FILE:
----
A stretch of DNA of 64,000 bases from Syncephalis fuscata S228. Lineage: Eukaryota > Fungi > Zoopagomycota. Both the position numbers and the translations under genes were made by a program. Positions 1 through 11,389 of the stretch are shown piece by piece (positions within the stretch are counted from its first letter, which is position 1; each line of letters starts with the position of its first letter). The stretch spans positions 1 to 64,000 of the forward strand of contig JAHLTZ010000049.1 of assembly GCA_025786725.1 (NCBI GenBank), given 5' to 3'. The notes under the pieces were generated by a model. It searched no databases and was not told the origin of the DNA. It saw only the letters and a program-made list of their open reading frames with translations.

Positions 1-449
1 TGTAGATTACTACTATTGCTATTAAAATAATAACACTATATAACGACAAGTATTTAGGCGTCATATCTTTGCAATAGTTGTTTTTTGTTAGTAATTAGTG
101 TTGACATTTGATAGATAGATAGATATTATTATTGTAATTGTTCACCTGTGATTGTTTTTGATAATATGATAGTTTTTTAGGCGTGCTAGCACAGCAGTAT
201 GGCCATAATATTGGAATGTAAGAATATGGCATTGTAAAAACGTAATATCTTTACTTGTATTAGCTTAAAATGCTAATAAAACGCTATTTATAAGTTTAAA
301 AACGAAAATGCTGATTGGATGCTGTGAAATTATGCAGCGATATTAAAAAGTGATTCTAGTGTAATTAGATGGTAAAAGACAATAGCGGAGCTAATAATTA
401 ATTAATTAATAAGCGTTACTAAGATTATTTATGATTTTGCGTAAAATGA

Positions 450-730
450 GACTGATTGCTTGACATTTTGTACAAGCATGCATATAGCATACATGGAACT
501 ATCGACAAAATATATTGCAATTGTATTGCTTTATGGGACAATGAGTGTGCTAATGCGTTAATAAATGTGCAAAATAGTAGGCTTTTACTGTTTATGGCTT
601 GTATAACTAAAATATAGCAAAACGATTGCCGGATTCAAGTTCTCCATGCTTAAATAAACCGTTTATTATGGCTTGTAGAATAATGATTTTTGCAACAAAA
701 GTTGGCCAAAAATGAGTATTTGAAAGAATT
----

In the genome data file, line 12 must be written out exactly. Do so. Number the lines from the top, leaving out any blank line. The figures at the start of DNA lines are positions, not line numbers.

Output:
701 GTTGGCCAAAAATGAGTATTTGAAAGAATT